It all started in lockdown, we wanted to do plan something with my friends because we were in our homes and we talked about doing something cool when we will be able to go out. So it came up to go to Menorca with the bikes, because we have been there a lot of times but never with the bikes. So we searched a bit which options we had in the island and we found that there was a path, called Camí de Cavalls, that goes around the island. That was it, we had a plan.
We arrived at the city of Ciutadella with the Balearia Ferry on Friday at 7:00am. It was the best choice since you don't have to disassemble the bike, put it on a bag and then assemble it again. Moreover its free with the ferry ticket. We met Joan from 40 Nord Outdoor, the company that helped us to plan the whole adventure and that gave us support with the provisions, possible mechanical problems and logistics with bags and luggage.
The first stage, as we designed it, it goes through the south of the island, it is the longest one with 87km and about 900m of slope. We started at 9:30 am and the first km are very flat, with some rocky parts, but not difficult at all. The more km we do the more white sand and turquoise water beaches we see. The views of the trail that connects those beaches are amazing. It's a bit strange but very cool to see the island this time of the year, we are used to go in the summer when its very crowded, and we almost find nobody.
We had some flat tyres and even one cut tyre but nothing Andreu couldn't fix. Alvaro, one of the media guys, crashed and hit his shin with the pedal and we had to stop to heal the wound, we used the break to get a bit of rest and energy for the last part of the day. It was starting to get dark and cold and the terrain was getting more difficult, sometimes we had to get off the bike and push it.
Finally, we arrived at the hotel after at 20:30pm just in time to have a fast shower and go to dinner.
Before we start stage 2 we celebrated Alex's birthday, as you can see in our faces it was very early and he didn't expect the little surprise. The stage 2 it was the shortest and the easiest one with less than 50km and around 650m of slope. We woke up in Maó and we were sleeping in Fornells. This is the north part of the island where there are no more white sand and turquoise waters beach but there are more uphills and downhills, the trail is pretty fun and it has an amazing views as you can see in the pictures. The landscape it is getting rockier in every km until we leave the cost a little bit and we enter the more rural and country side of the Camí de Cavalls, we even saw some sheep and cows. It’s nice to see this crazy contrasts in the same island and in so few kms.
We had time so we took a little detour to see the Favàritx Lighthouse. The scenery seems more like a lunar area, there is no vegetation at all and its full of grey and dark rocks, the white and blue lighthouse stands out a lot.
Went back to Camí de Cavalls, and after 15km we arrived at the hotel, this time before the sunset, it was nice to have a bit of chill time before having dinner. We cleaned and check that everything on the bikes was fine and ready for the last and hardest stage.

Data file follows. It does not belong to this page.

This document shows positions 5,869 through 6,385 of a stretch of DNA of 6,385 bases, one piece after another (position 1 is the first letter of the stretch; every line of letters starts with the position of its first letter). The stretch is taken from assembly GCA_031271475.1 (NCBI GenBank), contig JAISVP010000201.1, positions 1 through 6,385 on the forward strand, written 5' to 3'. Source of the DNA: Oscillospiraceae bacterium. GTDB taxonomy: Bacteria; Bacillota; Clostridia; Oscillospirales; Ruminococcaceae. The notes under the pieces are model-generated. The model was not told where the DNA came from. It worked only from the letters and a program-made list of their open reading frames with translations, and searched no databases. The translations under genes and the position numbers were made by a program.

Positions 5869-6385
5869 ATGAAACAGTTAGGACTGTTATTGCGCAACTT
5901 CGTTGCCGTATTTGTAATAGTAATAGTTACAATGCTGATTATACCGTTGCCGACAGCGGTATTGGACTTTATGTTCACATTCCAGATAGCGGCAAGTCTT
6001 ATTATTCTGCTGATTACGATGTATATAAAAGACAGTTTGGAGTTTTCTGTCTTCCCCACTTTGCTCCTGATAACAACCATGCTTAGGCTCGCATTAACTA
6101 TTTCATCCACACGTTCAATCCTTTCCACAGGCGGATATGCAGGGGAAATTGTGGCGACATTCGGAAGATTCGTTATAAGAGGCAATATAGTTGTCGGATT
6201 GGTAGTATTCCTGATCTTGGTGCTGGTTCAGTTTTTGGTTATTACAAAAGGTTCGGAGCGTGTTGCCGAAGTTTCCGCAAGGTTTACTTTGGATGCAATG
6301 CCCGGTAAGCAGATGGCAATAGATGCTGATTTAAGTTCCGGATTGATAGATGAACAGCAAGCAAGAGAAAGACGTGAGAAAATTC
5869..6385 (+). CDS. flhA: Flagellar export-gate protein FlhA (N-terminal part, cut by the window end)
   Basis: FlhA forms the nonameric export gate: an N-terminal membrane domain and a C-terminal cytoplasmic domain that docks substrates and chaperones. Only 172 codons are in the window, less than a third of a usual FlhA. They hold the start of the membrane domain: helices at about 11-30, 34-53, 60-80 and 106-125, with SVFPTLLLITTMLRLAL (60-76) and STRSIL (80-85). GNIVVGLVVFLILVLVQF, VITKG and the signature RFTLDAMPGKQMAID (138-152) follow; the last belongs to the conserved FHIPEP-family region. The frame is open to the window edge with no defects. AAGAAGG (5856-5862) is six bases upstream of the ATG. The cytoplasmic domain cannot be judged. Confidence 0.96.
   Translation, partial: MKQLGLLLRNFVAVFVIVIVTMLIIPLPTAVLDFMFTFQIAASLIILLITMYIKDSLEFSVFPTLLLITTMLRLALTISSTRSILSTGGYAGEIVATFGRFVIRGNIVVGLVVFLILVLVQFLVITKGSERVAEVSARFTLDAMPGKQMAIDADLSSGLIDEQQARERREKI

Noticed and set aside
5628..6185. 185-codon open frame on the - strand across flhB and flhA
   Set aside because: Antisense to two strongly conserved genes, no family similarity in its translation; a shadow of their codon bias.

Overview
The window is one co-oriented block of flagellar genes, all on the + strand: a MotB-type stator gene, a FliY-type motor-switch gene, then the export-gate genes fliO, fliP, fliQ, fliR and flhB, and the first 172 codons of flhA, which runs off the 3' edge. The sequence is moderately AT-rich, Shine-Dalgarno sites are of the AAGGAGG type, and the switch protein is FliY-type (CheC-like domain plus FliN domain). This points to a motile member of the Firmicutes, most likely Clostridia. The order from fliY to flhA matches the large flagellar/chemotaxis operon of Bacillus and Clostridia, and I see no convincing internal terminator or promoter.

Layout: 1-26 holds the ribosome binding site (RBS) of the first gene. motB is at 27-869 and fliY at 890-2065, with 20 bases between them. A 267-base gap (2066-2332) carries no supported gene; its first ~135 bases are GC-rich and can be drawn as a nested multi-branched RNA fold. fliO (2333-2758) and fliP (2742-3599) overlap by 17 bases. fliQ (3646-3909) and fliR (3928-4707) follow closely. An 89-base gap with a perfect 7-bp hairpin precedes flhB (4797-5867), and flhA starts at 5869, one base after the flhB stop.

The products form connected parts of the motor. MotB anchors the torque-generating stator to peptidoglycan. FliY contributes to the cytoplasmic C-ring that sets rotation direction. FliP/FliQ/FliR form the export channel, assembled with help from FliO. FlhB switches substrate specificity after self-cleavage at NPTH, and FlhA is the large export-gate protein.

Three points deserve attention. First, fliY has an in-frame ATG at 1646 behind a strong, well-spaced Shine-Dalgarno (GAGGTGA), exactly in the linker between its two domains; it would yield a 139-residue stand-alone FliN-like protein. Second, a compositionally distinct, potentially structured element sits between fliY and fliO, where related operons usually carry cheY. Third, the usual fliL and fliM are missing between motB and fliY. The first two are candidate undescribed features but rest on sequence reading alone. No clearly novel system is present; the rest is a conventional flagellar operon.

The third stage was the hardest one, both physically and technically. It was around 60km and 850m of slope but that was not the problem. The problem was the trail, it was very steep in some places and the last part, even it was really flat the terrain was really technical, we had to pull out our trials skill to overcome all the challenges.
First km were a bit similar to the second day, beautiful beaches with red and orange tones and the trail going up and down. We arrived to Cala Pregonda, a very famous one for its look alike Mars with red rocks and sand its crystalline water, in summer season its usually crowded with tourists.
From Cala Pregonda to the end of the stage, it is the hardest and the most virgin part of the whole Camí de Cavalls. It is the rockiest terrain I have ever rode and in some sections the slope was unbelievable and in some parts we had to carry the bike and walk. At that moment we reached the highest point of the Camí de Cavalls route, 125 metres above the sea level, it doesn’t seem much, and I thought the same, but once there, it really is a milestone. There is even a section of the track that the locals call “Mordor”…
Cala Morell was the last point where we were supposed to refuel a bit and we found everything closed, so we had to arrive to Ciutadella with what we had. It was hard, because we were running out of water and the trail was really demanding.
Finally we arrived at Pont de'n Gil, where we met with the media guys, Alvaro and Aitor, before sunset to take some pictures in a crazy natural created bridge.
Finally, we can say we are finishers of the Camí de Cavalls 360!! I am so happy to keep sharing this adventures with my friends Andreu, Eloi and Alex and thumbs up to the media team, Alvaro and Aitor, for the great work they always do. In this adventures we always have fun and do cool things and I hope we can do it more and more often, let's hope this covid-19 situation goes away very soon… In the way back home, in the ferry, we talked about what would be cool to do next time and some interesting ideas 😌…